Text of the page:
Mimaroben (Emelie Jonsson) works on the Aniara, a spaceship that takes passengers from the Earth, now ravaged by the climate crisis, to Mars. Her job involves operating the Mima, a machine designed to recreate viewers’ cherished memories as virtual reality. When the ship collides with debris, it is thrown off-course and left without fuel reserves. The Captain (Arvin Kananian) soon informs the passengers that they now have no control over their course and that a trip that ought to have taken three months may take up to two years. The cynical ship’s astronomer (Anneli Martini) tells Mimaroben, her roommate, that the Captain’s projections are fanciful.
Sure enough, three years later and the Mima has become the most valued aspect of life for occupants of the Aniara, but the horrors of Earth’s destruction overwhelms the machine, causing it to self-destruct.
Aniara has previously inspired a 1960 TV movie, a heavy metal album, and an opera
By year four, there are horrific suicides and religious cults. Mimaroben’s girlfriend Isagel (Bianca Cruzeiro) becomes pregnant after they attend a ritualistic orgy. It’s a hopeful development, but hope on the Aniara is the cruelest thing of all.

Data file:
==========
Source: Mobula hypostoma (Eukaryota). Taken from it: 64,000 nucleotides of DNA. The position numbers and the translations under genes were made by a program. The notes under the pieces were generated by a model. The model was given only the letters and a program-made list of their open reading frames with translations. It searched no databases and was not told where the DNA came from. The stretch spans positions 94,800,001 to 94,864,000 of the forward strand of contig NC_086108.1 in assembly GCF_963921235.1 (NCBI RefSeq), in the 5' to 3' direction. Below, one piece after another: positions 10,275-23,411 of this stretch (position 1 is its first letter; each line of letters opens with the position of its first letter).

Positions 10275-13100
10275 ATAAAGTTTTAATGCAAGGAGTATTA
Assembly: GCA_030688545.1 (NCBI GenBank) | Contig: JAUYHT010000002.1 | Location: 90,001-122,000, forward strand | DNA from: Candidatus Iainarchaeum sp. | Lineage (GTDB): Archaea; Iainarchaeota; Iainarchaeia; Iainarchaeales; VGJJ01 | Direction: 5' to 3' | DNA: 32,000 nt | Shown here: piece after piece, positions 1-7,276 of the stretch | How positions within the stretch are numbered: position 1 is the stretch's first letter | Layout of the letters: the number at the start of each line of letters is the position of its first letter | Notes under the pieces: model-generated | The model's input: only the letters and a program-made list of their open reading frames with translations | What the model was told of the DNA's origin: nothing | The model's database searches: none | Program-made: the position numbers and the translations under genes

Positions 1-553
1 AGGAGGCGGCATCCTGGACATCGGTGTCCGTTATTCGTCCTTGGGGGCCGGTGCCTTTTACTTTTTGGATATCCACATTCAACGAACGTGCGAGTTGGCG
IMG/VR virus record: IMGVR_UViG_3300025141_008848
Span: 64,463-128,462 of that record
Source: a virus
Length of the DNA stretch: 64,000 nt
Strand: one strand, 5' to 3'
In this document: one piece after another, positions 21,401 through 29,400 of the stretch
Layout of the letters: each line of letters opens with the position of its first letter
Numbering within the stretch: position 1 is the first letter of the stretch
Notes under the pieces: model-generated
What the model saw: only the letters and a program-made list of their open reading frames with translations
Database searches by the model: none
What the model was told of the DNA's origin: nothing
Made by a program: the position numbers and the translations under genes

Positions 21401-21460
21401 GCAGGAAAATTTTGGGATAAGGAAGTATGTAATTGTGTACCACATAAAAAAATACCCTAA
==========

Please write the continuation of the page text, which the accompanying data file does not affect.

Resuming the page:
The second film adaptation of Nobel Prize-winning poet Harry Martinson’s 1956 cycle of 103 cantos – Aniara has previously inspired a 1960 TV movie, a heavy metal album, and an opera – feels like the Rapture translated into elegant science fiction.
The post-atomic and Cold War paranoia underpinning the source poem has given way to contemporary concerns for the environment and consumption. There are conscious nods to Tarkovsky’s equally cerebral sci-fi Solaris, but Aniara, the promising debut feature from writer-directors Pella Kågerman and Hugo Lilja, has its own unsettling, apocalyptic feel. Sophie Winqvist’s cinematography alternates between claustrophobic framing and the hopeless expanse of space. Alexander Berg’s eerie electronic score amplifies the existential despair.
Opens on August 30th